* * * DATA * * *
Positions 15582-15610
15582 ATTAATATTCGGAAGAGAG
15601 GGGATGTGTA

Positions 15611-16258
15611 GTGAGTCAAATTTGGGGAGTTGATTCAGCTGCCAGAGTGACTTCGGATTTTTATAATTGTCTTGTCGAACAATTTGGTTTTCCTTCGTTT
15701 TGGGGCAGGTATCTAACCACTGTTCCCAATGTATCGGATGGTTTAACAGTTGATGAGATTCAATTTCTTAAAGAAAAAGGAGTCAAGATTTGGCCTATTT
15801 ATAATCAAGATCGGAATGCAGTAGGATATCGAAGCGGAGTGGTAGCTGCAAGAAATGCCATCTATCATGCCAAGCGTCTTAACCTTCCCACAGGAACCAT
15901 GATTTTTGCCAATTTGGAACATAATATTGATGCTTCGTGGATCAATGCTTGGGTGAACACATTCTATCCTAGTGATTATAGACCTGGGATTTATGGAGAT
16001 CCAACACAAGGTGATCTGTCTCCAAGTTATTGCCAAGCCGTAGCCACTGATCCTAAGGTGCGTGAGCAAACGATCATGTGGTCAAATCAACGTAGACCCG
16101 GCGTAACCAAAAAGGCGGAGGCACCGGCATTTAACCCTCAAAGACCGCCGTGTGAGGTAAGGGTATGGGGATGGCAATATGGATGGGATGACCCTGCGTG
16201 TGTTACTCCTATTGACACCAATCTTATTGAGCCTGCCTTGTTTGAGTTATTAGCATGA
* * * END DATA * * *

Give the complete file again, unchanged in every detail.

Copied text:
Positions 15582-15610
15582 ATTAATATTCGGAAGAGAG
15601 GGGATGTGTA

Positions 15611-16258
15611 GTGAGTCAAATTTGGGGAGTTGATTCAGCTGCCAGAGTGACTTCGGATTTTTATAATTGTCTTGTCGAACAATTTGGTTTTCCTTCGTTT
15701 TGGGGCAGGTATCTAACCACTGTTCCCAATGTATCGGATGGTTTAACAGTTGATGAGATTCAATTTCTTAAAGAAAAAGGAGTCAAGATTTGGCCTATTT
15801 ATAATCAAGATCGGAATGCAGTAGGATATCGAAGCGGAGTGGTAGCTGCAAGAAATGCCATCTATCATGCCAAGCGTCTTAACCTTCCCACAGGAACCAT
15901 GATTTTTGCCAATTTGGAACATAATATTGATGCTTCGTGGATCAATGCTTGGGTGAACACATTCTATCCTAGTGATTATAGACCTGGGATTTATGGAGAT
16001 CCAACACAAGGTGATCTGTCTCCAAGTTATTGCCAAGCCGTAGCCACTGATCCTAAGGTGCGTGAGCAAACGATCATGTGGTCAAATCAACGTAGACCCG
16101 GCGTAACCAAAAAGGCGGAGGCACCGGCATTTAACCCTCAAAGACCGCCGTGTGAGGTAAGGGTATGGGGATGGCAATATGGATGGGATGACCCTGCGTG
16201 TGTTACTCCTATTGACACCAATCTTATTGAGCCTGCCTTGTTTGAGTTATTAGCATGA